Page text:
The ladder match was absolutely insane and one of the best ladder matches of all time. While there were many risks, the bout was done in probably the safest way possible and the four athletes involved maximized the position of a featured matches on a major show to make the biggest impression possible. As far as risks go, this was different from the three way earlier in the show because it wasn’t in the middle of a four-hour event that was packed with high spots so I think the argument could be made that the chances the teams took had a place on the card that allowed it to be more memorable. I discussed the potential of Pentagon as a major star, the great ability of Rey Fenix, and how over the Young Bucks are before so I’m not going to repeat all those details again, but this incredible match might’ve stole the show.
OH MY 😨#AEWAllOut
— Bleacher Report WWE (@BR_WWE) September 1, 2019
The Chris Jericho/Adam Page match for the first ever All Elite Wrestling championship was put in a tough spot because they had to follow not only a three and a half hour event, but also the previous match had a Canadian destroyer off a ladder through a table. However, I thought that Jericho and Page worked a physical, quality main event that kept the audience guessing as to the conclusion. As I’ve said before and I will say it again, too often in the modern era, finishers are used as a way to attempt to create near falls, but all it accomplishes is reducing what should be a major move in the narrative to just another spot in a match. Furthermore, the concept of what a false finish is seems to be lost in much of the modern landscape. A false finish isn’t simply a narrow kick out, but rather the ability to make the audience think that it could be the actual finish to a contest. This is why it was very important that the Judas Effect elbow was only used for the finish because it will eventually allow for a major reaction if someone does kick out. That being said, I think it was the right call for Chris Jericho to win the title because it truly gives me another chapter in his career to build in AEW. He’s not just there for his name value from the past or a veteran just trying to cash-in for a big contract. As the champion, Jericho is putting much of the potential for AEW to get off the ground on his shoulders, and it also sets up for a chase to the title for Adam Page in the future.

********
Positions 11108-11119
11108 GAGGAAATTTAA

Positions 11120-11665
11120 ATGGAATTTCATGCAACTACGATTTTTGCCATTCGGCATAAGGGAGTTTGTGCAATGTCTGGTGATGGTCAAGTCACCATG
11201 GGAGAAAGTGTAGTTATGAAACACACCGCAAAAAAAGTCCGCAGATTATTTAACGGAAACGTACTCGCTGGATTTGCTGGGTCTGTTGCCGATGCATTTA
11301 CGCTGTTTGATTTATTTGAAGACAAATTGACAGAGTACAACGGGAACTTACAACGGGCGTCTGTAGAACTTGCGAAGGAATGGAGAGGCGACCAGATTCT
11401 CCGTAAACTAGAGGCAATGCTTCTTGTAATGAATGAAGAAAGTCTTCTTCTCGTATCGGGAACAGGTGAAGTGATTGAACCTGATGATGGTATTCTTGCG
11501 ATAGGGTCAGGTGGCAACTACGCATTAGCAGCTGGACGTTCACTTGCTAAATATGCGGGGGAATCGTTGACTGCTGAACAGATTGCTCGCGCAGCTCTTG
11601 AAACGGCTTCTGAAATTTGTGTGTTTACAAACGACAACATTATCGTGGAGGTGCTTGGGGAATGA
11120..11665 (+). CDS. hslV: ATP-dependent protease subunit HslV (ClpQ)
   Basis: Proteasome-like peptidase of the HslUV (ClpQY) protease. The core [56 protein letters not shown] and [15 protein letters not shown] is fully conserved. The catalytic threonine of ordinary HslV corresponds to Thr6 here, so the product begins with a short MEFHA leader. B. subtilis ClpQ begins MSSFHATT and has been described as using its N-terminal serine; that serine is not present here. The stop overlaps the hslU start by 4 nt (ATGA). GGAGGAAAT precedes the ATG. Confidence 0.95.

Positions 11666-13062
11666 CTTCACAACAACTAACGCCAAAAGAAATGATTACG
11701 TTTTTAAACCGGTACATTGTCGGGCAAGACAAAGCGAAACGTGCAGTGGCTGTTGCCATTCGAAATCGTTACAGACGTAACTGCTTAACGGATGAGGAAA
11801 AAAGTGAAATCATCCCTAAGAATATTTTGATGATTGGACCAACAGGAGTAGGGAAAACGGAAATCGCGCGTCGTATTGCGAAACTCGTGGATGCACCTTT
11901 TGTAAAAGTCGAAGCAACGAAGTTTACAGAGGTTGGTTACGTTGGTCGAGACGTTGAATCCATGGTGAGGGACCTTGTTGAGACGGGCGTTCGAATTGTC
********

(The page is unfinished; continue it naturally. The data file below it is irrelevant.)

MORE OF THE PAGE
Overall, All Out was a great pay-per-view with only a few low points and it showcased the company very well. Still, the more important piece of the puzzle for the company as a whole will be to become an established commodity on television after the debut in October. Keep in mind, on a national level, the AEW product will have to get over with the general public, and so far much of its success is from a diehard portion of the audience. The pieces of the puzzle are there, but the presentation of the product will have to draw a wider demographic. That being said, the stage is set for a very interesting conclusion to the year and there could be a shift in the direction of the industry.
What do you think? Comment below with your thoughts, opinions, feedback and anything else that was raised.
Until next week